Has anyone else noticed that the man in the match.com advertisements online is always the same? He comes in quite a variety: pretty doctor, pretty rocker, pretty nerd.
The common thread though it all is "pretty", of course.
I'm having a difficult time dealing with this as of late. Growing up, we were taught by the people who care about us that looks are only part of the equation. They should be a very small part at that.
And yet, knowing this - knowing that physical beauty is ultimately of little meaning when it comes to knowing and loving a person - is different than living it.
In the process of embarking on my journey of introspection and growth, I've come to realize that I don't value myself like I always thought I did. I have some esteem and confidence issues; and I'm embarrassed to say they are rooted in how physically inadequate I feel.
I am intelligent. I am funny. I am enjoyable to be around. I'm caring, I love to make people smile, I am not afraid of saying how I feel or what I'm thinking; I am genuinely me, even when that means someone may not like who I am (rarely does this happen... of course, people could be lying, ha ha). I am not cocky; rather, I am self-aware, which is much more than most people can say about themselves.
And yet, I lack confidence because I don't feel "pretty." I don't feel like I am appealing on a physical level: I'm scrawny, I have the facial features of a little boy (CHUBBY CHEEKS... BLAH), my glasses always run to the end of my nose and make me look awkward, the love-handles don't seem to quit, my butt is flat/saggy, my smile is crooked and so are some of my teeth, blah blah blah blah blah.... I can keep going and going and going.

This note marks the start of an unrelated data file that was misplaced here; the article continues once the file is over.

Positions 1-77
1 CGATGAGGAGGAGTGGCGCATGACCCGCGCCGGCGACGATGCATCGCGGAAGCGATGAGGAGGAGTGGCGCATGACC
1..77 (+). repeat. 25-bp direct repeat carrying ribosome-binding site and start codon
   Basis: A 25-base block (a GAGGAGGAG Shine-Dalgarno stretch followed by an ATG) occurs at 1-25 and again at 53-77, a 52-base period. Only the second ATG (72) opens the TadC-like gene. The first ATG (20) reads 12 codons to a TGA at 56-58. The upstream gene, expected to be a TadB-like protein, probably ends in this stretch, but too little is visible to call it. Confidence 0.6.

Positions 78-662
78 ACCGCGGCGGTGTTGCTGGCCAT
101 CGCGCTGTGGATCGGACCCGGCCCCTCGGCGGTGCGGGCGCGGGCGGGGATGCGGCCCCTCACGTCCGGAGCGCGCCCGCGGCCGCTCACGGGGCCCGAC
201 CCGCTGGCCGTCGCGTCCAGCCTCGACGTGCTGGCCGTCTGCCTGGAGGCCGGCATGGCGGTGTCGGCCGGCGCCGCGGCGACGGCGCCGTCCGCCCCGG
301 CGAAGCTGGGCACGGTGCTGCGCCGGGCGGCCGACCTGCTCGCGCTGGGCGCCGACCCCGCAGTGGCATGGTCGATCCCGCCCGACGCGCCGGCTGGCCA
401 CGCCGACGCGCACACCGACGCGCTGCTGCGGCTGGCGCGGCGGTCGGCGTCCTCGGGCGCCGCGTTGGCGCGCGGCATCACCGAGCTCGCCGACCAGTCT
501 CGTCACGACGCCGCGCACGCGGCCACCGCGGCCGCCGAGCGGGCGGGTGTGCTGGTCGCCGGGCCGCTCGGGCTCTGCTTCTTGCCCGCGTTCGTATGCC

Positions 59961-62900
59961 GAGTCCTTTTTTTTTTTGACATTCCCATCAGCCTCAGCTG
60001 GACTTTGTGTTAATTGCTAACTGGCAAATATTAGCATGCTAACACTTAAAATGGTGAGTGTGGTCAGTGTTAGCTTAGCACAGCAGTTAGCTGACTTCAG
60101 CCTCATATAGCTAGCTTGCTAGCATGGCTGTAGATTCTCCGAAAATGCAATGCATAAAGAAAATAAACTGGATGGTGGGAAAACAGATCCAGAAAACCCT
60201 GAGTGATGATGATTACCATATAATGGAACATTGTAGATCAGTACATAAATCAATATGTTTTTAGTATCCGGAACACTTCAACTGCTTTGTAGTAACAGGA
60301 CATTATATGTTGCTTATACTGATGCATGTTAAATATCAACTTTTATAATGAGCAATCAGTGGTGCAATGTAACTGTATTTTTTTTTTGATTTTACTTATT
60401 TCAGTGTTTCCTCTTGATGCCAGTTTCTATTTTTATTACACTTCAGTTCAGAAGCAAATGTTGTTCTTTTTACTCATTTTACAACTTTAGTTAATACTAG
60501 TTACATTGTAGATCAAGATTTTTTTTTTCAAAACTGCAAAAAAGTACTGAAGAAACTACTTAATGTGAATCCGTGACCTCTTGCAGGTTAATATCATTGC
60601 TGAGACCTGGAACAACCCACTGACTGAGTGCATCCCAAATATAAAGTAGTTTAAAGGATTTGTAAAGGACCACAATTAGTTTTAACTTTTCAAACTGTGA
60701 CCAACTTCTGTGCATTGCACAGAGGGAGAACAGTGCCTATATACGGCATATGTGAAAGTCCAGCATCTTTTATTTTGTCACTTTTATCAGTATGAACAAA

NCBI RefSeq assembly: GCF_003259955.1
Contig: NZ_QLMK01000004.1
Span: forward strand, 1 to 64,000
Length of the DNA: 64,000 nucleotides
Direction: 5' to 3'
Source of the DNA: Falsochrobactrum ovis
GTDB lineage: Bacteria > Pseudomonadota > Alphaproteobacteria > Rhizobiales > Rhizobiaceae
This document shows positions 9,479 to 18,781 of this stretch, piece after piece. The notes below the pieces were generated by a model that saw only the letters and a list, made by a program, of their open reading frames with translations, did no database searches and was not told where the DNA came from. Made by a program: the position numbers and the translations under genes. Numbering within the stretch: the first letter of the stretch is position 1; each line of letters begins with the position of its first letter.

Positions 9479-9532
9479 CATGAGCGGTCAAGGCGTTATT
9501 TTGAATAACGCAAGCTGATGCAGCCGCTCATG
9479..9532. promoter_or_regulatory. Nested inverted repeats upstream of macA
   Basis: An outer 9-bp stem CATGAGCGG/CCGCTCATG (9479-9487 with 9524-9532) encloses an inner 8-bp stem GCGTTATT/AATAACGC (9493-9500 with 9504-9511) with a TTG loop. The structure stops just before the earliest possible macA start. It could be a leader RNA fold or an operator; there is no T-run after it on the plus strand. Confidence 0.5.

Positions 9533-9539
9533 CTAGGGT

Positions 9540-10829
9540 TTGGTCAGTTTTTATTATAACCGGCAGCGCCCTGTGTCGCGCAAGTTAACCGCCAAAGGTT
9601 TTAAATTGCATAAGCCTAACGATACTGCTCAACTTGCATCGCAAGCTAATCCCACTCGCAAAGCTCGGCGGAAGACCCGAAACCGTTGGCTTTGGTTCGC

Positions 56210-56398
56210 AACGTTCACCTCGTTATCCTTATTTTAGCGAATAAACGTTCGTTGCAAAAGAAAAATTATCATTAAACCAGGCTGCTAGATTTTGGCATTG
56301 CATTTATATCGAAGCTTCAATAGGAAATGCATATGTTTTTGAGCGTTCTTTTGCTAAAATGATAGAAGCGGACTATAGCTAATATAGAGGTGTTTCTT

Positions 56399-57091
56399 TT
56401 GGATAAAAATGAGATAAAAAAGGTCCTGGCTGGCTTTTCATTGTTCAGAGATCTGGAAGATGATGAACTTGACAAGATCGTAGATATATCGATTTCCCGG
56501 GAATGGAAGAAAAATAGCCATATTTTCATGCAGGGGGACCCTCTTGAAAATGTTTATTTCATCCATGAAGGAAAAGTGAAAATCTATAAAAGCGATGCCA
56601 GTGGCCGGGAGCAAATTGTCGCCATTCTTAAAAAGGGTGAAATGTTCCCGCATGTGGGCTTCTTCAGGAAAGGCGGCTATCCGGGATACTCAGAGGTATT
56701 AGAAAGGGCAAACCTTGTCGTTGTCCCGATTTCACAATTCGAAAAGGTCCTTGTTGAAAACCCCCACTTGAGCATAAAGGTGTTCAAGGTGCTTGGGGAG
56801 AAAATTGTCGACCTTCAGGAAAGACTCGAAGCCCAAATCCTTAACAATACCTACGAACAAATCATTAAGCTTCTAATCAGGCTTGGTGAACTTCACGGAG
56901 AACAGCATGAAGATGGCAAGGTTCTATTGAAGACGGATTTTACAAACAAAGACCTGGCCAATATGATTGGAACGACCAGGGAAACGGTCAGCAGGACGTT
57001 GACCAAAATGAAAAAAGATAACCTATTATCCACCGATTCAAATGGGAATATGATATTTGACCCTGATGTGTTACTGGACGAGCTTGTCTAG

That scares me.
We are our own worst critics. What I fear is that my critique has moved from constructive to disparaging. I shouldn't be paralyzed by my dissatisfaction with my physical appearance. But I am. It has stopped me from being bold and approaching guys I find attractive; it has made me timid when I didn't need to be.
People think I'm vain because I'm always looking at myself in mirrors, reflections in windows; what they don't realize is that, when I look at my reflection, I'm fixating on my flaws. I see the awkward/dumpy way that I look. The way I hope to look in the mirror never materializes; I only see the short, chubby, and unattractive 15 year old that never left my head despite puberty's effects.
I think it's good that I've recognized this. Acknowledgement is the first step to recovery. Now is my time to learn to love me as a WHOLE.
If I can't do that, then I hold no hope for the future. Wish me luck.